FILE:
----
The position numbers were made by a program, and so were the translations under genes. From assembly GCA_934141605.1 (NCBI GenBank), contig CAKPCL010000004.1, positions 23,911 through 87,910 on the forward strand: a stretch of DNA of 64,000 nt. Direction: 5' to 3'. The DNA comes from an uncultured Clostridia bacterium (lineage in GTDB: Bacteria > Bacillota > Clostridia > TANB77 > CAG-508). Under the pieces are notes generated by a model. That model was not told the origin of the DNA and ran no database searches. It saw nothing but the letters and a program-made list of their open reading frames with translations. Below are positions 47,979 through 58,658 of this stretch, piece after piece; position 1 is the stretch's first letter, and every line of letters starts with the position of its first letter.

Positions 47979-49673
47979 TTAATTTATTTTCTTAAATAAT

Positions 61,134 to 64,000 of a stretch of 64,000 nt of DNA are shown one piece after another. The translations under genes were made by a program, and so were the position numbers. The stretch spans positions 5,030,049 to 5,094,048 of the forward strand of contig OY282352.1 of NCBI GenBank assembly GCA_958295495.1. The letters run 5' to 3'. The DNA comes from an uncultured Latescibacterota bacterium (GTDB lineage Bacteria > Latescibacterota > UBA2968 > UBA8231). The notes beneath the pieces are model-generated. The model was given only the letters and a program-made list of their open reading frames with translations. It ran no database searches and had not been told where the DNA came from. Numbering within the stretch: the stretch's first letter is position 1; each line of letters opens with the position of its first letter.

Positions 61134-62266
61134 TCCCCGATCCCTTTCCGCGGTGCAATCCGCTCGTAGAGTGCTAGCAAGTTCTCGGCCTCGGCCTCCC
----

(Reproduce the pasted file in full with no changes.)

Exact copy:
The position numbers were made by a program, and so were the translations under genes. From assembly GCA_934141605.1 (NCBI GenBank), contig CAKPCL010000004.1, positions 23,911 through 87,910 on the forward strand: a stretch of DNA of 64,000 nt. Direction: 5' to 3'. The DNA comes from an uncultured Clostridia bacterium (lineage in GTDB: Bacteria > Bacillota > Clostridia > TANB77 > CAG-508). Under the pieces are notes generated by a model. That model was not told the origin of the DNA and ran no database searches. It saw nothing but the letters and a program-made list of their open reading frames with translations. Below are positions 47,979 through 58,658 of this stretch, piece after piece; position 1 is the stretch's first letter, and every line of letters starts with the position of its first letter.

Positions 47979-49673
47979 TTAATTTATTTTCTTAAATAAT

Positions 61,134 to 64,000 of a stretch of 64,000 nt of DNA are shown one piece after another. The translations under genes were made by a program, and so were the position numbers. The stretch spans positions 5,030,049 to 5,094,048 of the forward strand of contig OY282352.1 of NCBI GenBank assembly GCA_958295495.1. The letters run 5' to 3'. The DNA comes from an uncultured Latescibacterota bacterium (GTDB lineage Bacteria > Latescibacterota > UBA2968 > UBA8231). The notes beneath the pieces are model-generated. The model was given only the letters and a program-made list of their open reading frames with translations. It ran no database searches and had not been told where the DNA came from. Numbering within the stretch: the stretch's first letter is position 1; each line of letters opens with the position of its first letter.

Positions 61134-62266
61134 TCCCCGATCCCTTTCCGCGGTGCAATCCGCTCGTAGAGTGCTAGCAAGTTCTCGGCCTCGGCCTCCC